The Pittsfield Gazette
Mon, Jan 09, 2017
Mayor Linda Tyer on Monday delivered her first “state of the city” address, outlining programs and progress in Pittsfield. The presentation occurred inside the Colonial Theatre, with elected officials, department heads and the public in attendance.
By Linda Tyer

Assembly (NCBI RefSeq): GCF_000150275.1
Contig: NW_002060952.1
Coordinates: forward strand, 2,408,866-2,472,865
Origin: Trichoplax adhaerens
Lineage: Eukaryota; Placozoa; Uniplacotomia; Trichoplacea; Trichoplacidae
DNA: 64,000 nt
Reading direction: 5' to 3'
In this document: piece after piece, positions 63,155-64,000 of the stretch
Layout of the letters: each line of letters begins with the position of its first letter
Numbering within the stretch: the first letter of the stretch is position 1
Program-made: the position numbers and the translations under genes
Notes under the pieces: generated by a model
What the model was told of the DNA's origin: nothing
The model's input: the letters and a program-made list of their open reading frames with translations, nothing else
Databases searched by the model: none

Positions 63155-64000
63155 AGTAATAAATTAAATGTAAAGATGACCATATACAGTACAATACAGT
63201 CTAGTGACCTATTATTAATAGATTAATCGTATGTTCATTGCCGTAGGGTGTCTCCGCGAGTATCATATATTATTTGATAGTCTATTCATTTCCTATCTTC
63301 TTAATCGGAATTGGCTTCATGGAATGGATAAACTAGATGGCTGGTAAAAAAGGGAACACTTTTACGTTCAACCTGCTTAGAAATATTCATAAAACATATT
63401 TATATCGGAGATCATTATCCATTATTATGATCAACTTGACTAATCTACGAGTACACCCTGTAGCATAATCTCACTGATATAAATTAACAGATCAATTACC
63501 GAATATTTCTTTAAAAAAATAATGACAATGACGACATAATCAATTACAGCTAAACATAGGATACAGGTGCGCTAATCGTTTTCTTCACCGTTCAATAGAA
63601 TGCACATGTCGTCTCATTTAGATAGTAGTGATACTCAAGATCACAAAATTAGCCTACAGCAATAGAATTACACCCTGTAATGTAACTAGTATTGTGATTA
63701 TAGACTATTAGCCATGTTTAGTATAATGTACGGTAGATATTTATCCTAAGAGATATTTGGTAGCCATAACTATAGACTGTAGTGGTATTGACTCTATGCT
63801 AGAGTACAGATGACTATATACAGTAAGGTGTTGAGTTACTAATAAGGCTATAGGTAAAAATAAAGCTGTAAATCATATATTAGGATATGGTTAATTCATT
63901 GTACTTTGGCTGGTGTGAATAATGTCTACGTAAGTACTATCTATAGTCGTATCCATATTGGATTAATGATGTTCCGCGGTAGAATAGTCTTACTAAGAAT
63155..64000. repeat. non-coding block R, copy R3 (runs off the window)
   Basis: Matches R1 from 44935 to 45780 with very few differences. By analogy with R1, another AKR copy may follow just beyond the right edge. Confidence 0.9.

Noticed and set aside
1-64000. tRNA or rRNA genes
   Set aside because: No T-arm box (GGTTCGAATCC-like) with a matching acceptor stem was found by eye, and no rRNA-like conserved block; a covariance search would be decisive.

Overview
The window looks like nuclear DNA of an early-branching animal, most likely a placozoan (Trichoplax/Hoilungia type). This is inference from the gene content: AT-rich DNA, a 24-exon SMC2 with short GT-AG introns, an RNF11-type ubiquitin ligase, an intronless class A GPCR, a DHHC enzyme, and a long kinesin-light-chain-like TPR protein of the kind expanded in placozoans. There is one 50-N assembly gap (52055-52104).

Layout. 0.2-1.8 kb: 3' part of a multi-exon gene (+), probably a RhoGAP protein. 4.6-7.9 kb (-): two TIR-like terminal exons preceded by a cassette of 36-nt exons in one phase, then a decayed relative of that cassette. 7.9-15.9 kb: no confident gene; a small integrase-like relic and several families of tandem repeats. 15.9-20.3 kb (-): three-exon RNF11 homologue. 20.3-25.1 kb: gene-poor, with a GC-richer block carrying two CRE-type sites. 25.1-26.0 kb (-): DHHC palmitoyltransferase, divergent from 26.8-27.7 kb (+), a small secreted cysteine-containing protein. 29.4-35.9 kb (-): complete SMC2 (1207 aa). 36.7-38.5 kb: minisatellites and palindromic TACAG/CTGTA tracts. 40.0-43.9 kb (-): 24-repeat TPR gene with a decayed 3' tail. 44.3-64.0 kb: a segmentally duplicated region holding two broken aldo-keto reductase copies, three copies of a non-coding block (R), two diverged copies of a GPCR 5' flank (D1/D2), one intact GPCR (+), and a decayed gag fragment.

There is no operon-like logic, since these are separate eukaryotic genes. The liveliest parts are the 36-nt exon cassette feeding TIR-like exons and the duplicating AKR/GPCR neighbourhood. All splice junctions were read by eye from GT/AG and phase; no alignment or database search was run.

In my inaugural address last January, I vowed to devote every day to protecting our neighborhoods, to creating a community where every person thrives, and to shaping a modern city where there’s access and opportunity for all. Pittsfield is a welcoming city. We value dignity for every person and the obligation of being good citizens to each other. The past year has been an energetic one – reflective of my promise to do all that I can to put Pittsfield first even when that means making difficult decisions. It is my pleasure to stand before you today and share highlights of the multifaceted work we’ve engaged in this past year. As you can see, I do not stand here alone. The work that we do each and every day on your behalf is a collaborative effort. I am joined on the stage by City Council President Peter Marchetti, Vice President John Krol, and School Committee Chairwoman Katherine Yon. I am grateful for their steady, thoughtful, progressive leadership. Also here with me are the dedicated professionals who lead our city departments to ensure that we deliver services the citizens expect and deserve. Thank you, ladies and gentleman, for your willingness to work with me and even, on occasion, challenge my thinking. And, finally, I must recognize the two most extraordinary women in my professional life – Catherine and Roberta. I am deeply honored to witness your brilliance, patience, and steadfast loyalty. Thank you for everything you’ve done getting us to this special day. When I took office last January, it was imperative that my administration be intentional in our service. It wasn’t enough to just know our responsibilities. Our team needed to understand the why behind the work. In the spirit of this objective, I adopted five guiding principles that I introduced to the management team: shared responsibility; asking “how can we”; planning for the long-term; universal communication; and professional development. These five tenets serve as the compass for our work, challenging us to break down silos and forge collaborations, both internally and externally, deepening our impact and reach.The effort to save Covanta, Pittsfield’s environmentally friendly waste-to-energy facility, was an exercise in to just this kind of collaboration and responsiveness. Upon hearing the news of the Covanta’s impending closure, I sprung into action and brought together key stakeholders. It was essential to utilize every possible resource and incentive in the arsenal to keep Covanta in operation otherwise we were all facing devastating consequences. It really mattered. Our work together resulted in a trifecta of factors: a last minute amendment to the state’s energy bill ushered in by former State Senator Ben Downing, a financial investment supported by the City Council from the Pittsfield’s Economic Development Fund, and a renegotiated contract between Covanta and Crane for the purchase of steam energy. By rolling up our sleeves and finding solutions, we saved 25 jobs – that’s 25 people who remained employed and are providing for themselves and their families today. We ensured the continued delivery of steam energy for manufacturing processes at two vital local companies that employ more than 400 people, and we avoided a catastrophic impact to the city’s operating budget in the amount of $462,000 per year to truck our waste and recycling to Springfield and New York. This was your government at work.Here’s why this particular strategy matters: it is a lot easier to save existing jobs than to create to new jobs from outside sources. Our local, hard-working business leaders and their employees deserve, in equal measure, our attention to their struggles and to their hopes. A historic review of Pittsfield’s economic development fund proves this theory. Every time we’ve invested in an outside start-up, like EV Worldwide and Workshop Live, we got zero return on our investment. Every time that we invested in our own local businesses, significant returns were realized for them and us. The Colonial Theater, LTI SmartGlass, Berkshire Museum, Ice River Springs, all of them still with us today employing people, driving the local economy, sustainable.Now, before you become too uncomfortable with this disruption of strategy – let me reassure you. Of course we’ll continue to pursue outside economic development prospects. In fact, there are four on my desk right now that have my attention. We can do both and we can do both at the same time. For example, Covanta wasn’t the only local business on our radar. Pittsfield, through its various business incentive programs provided assistance to an additional five businesses including the Beacon Cinema, Regions Wine Bar & Nosh, Shire City Herbals, and Café Namaste. Local businesses like these are the heart and soul of our community, drawing both residents and visitors alike to their establishments, employing people, and paying taxes. It is imperative that we utilize available resources to strengthen and expand these operations and others like them. While we continue to enhance our downtown corridor, we are also fully committed to the next best economic and neighborhood revitalization opportunity. Pittsfield is the beneficiary of the state’s attention when we were selected by MassDevelopment to be one of ten Gateway Cities to participate in the Transformative District Initiative. Pittsfield will receive enhanced technical assistance, real-estate services, and equity investments, to support our vision for redevelopment of the Tyler Street neighborhood. The Tyler Street district will become a unique, thriving, working, residential neighborhood where all of the typical day-to-day needs can be met within walking distance. The district is anchored on one end by Berkshire Health Systems and on the other end by General Dynamics, two of Pittsfield’s largest employers. The majority of the revitalization plan was completed in 2016. With MassDevelopment on our side and, together with the city’s time, talent, and treasure we can maximize resources for lasting and meaningful impact. Adding to this good news, Pittsfield was one of only 26 recipients from across the nation to receive a $75,000 Kresge grant last year. These funds are specifically designated to develop creative healthy food initiatives in the Morningside neighborhood. And, it’s got a cool name – it’s called Fresh Lo! While we’re at it – we are in the process of expanding the state’s Housing Development Incentive Program into the Tyler Street district. This housing incentive program will be an extremely valuable resource for the redevelopment of the St. Mary’s property into market rate housing for all those engineers General Dynamics is hiring. The spotlight is squarely on Morningside giving it a shine it well deserves. Pittsfield is confronted with complex fiscal challenges. With that fact always on my mind it is essential that we seek and take advantage of every grant opportunity that we’re eligible for, and in 2016, we did just that. A great deal of hard work is undertaken by your city professionals in applying for and managing these grants. The City of Pittsfield secured nearly 2.3 million dollars in grants and gifts spanning a range of purposes from the National Resource Network Technical Assistance Grant to broaden our economic development efforts in the downtown corridor to Berkshire Health Systems investment in state-of-the-art law enforcement technology, and the Mass Humanities grant which supports Mastheads – the creation of life-size writing studios that will house writers-in-residence beginning this summer. The themed studios honor a literary legacy of American renaissance authors who produced work right here in Pittsfield – Melville, Hawthorne, Thoreau, Longfellow, and Holmes. This project is being led by two phenomenal young professionals, architects Tessa Kelly and Chris Parkinson. I am deeply grateful that Tessa and Chris chose Pittsfield for this innovative and creative project.Pittsfield’s Community Compact with the Lt. Governor Polito’s office has given us access to municipal finance expertise at the University of Massachusetts’ Collins Center. We seek to achieve two things. The first is a comprehensive five-year financial forecast that will serve as our guide in developing annual budget priorities and matching them against projected revenues and existing and future funding obligations such as pensions, health insurance, and debt service. Annual adjustments to the financial forecast will provide greater structure and predictability to our budget process with a focus on how the decisions we make in one fiscal year will impact us in the future.The second component of our work with the Collins Center is the development of a comprehensive budget document. One that will better communicate to the city council and the citizens of Pittsfield the mission and organization of each department, a snapshot of historical expenditures, and the spending plan for the upcoming fiscal year. Better communication of budget priorities and greater transparency will build confidence in how government invests your hard-earned dollars. Fiscal challenges lie ahead. Many steps will be undertaken to stabilize this condition including cost containment, debt management, new revenue, and strategic investments that will prepare Pittsfield to not only survive the downturn but to thrive well into the future.It’s a great occasion when a project comes to fruition. Case in point, the completion of the final phase of downtown Streetscape. Streetscape has outfitted North Street with a new look, yielding street resurfacing, sidewalk improvements, ADA compliant high-visibility crosswalks, decorative street lighting, increased seating, and planted medians. Our neighborhood streets also saw a new look this past year thanks to the crews from Department of Public Services who resurfaced over 11 miles of roadway, using six different methods including for the first time ever in Pittsfield, Hot-in-Place Recycling, which reuses the existing asphalt materials effectively, economically, and minimizes the use of new materials. Another new addition to our city streets are new parking kiosks which were activated last Tuesday. As with any new initiative we understand that it will take some getting used to. There’s been much discussion about these kiosks so it’s important to know the facts. These parking kiosks are part of the city’s parking management plan, an initiative which started in 2013. At that time, Pittsfield received a state grant to renovate the McKay Street Parking Garage. The grant came with a serious string attached – that we would create a parking management plan including a long-term financial resource for the maintenance of our parking infrastructure. When I took office I reached out to our state resources for funding a new Columbus Avenue parking garage and the message was clear – “you’ll get no more state funding until you implement your parking management plan.” We’ve got to have a new parking garage on Columbus Avenue. It is not a small thing! The garage is needed to support our new boutique hotel, Barrington Stage audiences, downtown businesses and residents, and the Intermodel Transportation Center. Now this is not your grandfather’s parking meter. It’s solar powered and comes with a parking app called Passport that provides a simplified way to manage your parking needs. And, Pittsfield’s parking is still friendly: the first 30 minutes are free, parking is free nights and weekends, and free for everyone with handicap placards. North Street is a vibrant, lively place, so continue to shop, dine, and enjoy what Pittsfield has to offer. As we continue to modernize our city with tools that will strengthen our infrastructure, it’s equally important that we continue to aggressively and fairly address the issue of blight. Blight compromises our quality of life, diminishes property values, and limits our appeal to new businesses and residents. In the summer we demolished four vacant residential properties, including one on Third Street which stood directly across from the Samuel Harrison House. The Samuel Harrison House is one of our city’s most prized, restored, African-American historic landmarks. Having a severely blighted, vacant property right across from a standing piece of Pittsfield’s history is disrespectful and irresponsible. The city’s Code Enforcement Team, comprised of members from multiple city departments, identified six additional properties which are scheduled for demolition later this month. Down on West Housatonic Street you’ll see the old, vacant, dilapidated shopping plaza put back to good use when UHaul International renovates the building and opens mini-storage warehousing and a retail and rental facility.